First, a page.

As appearing in USA Today:
This week, the Senate Foreign Relations Committee will begin considering the Convention on the Rights of Persons with Disabilities, which promotes the fairness and equality that people with disabilities enjoy here to countries around the world. This treaty is consistent with our nation’s interests and values. The Senate should ratify it this year.The U.S. set the global gold standard for disabilities rights when we passed the Americans with Disabilities Act in 1990. The act not only improved the lives of Americans living with disabilities, but also inspired other nations to upgrade their laws to recognize that these universal values apply to all citizens. The disabilities treaty before the Senate today is an extension of that act, providing a venue for discussions on disabled access policy internationally. That’s a discussion Americans must lead.
Unfortunately, due to a mix of procedural concerns and some objections that were not consistent with the facts about the treaty, the Senate voted it down in December, falling five votes short of ratification.
We understand our colleagues’ concerns about U.S. sovereignty and the primacy of our laws, and we are committed to addressing any legitimate concerns. But if ever there were a treaty tailor-made for the advocates of American sovereignty, it is this one. This treaty would not constrain our sovereignty; it would extend the protection of human rights on which America has proudly led the world for decades. It would demand that the world be more like America.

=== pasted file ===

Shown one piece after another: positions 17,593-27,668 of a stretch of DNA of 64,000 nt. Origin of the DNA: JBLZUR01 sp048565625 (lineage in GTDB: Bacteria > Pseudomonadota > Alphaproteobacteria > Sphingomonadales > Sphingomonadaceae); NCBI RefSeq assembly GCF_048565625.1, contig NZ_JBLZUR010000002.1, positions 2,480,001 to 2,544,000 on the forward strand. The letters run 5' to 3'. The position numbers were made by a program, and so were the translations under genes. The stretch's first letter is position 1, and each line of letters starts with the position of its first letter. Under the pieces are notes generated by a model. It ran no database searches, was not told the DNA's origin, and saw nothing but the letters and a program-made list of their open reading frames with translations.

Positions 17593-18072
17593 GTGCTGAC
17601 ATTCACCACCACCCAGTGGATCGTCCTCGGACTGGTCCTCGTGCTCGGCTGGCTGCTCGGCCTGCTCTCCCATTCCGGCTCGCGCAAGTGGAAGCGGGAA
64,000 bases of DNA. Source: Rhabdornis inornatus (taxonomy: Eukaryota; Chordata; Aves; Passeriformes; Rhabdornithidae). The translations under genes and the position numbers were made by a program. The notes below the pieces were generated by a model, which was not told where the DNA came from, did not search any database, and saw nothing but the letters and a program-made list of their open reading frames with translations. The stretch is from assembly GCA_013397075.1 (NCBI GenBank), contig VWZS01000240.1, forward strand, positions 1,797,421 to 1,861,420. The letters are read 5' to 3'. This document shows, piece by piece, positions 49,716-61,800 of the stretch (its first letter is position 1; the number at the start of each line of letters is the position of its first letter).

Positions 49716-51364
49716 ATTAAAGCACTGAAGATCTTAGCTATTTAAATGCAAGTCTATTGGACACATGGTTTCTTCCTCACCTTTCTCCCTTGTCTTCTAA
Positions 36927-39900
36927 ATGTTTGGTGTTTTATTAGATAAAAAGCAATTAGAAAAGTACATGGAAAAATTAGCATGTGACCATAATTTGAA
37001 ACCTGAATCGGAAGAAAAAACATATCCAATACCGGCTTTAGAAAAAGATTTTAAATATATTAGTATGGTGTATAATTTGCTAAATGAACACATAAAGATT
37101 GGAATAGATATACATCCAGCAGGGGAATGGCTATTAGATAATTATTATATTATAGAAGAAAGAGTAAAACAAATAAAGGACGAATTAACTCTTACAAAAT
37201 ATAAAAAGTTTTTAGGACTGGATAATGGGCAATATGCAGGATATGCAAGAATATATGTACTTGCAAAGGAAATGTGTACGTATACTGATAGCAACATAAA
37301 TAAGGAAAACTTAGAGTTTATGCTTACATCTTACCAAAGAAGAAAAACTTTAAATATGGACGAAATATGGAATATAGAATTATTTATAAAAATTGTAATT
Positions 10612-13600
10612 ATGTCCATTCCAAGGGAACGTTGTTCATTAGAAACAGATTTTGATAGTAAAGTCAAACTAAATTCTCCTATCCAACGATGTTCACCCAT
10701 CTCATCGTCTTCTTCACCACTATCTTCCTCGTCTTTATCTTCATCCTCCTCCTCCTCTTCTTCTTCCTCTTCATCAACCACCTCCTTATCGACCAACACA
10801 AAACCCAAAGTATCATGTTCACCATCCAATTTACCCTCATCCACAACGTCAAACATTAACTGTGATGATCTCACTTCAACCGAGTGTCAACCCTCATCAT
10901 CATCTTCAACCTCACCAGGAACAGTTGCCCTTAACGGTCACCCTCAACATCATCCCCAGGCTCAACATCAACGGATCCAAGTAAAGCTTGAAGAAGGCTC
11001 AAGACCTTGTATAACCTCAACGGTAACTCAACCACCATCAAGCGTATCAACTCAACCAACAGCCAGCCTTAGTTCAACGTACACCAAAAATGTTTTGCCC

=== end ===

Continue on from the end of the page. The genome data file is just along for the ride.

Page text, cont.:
As the late senator Daniel Patrick Moynihan famously said, “Everyone is entitled to his own opinion, but not to his own facts.” Here are the facts:
This treaty would do nothing to change America’s domestic laws regarding abortion. Likewise, nothing in the treaty would impact the right of U.S. parents to home-school their children. As a matter of U.S. and international law, this treaty would hand no power to the United Nations or any other international body to change America’s laws. The opposite is true: The treaty would advance America’s high standards for the treatment of people with disabilities to other nations.
Last year, some senators had concerns that the vote was being held during a lame-duck Congress. The hearing this week will begin an open, transparent process, with time for thorough debate and opportunities for amendment.
Assuring basic human rights for the disabled around the world is vitally important to the American people. Nearly 58 million Americans live with a disability, including 5.5 million military veterans. Global accessibility standards — which would be encouraged by the disabilities treaty — are essential for veterans to safely travel, study and work abroad. That is why the most respected veterans organizations in America — including the Veterans of Foreign Wars, the American Legion and the Wounded Warrior Project — support the treaty’s ratification. Indeed, the foremost champion of this treaty is former senator Bob Dole, who was seriously wounded fighting fascism in the mountains of Italy during World War II and went on to become among the nation’s greatest advocates for people with disabilities.
Worldwide, a billion people live with a disability, 80% of whom are in the developing world. In too many places, those with disabilities are housed in institutions separate from their families, without access to the outside world. In some countries, the disabled are denied the most basic rights such as a birth certificate or a name.
The American approach to disability rights springs from the core of our founding documents. It embodies “equality” and “unalienable rights” in the best tradition of our ideals. The United States has already been the trailblazer for the rights of the disabled around the world. Now is not the time to step away, but the time to step up and continue to lead by ratifying the Convention on the Rights of Persons with Disabilities.
Robert Menendez, a New Jersey Democrat, chairs the Senate Foreign Relations Committee. John McCain, an Arizona Republican, is a senior member of the Senate Armed Services Committee.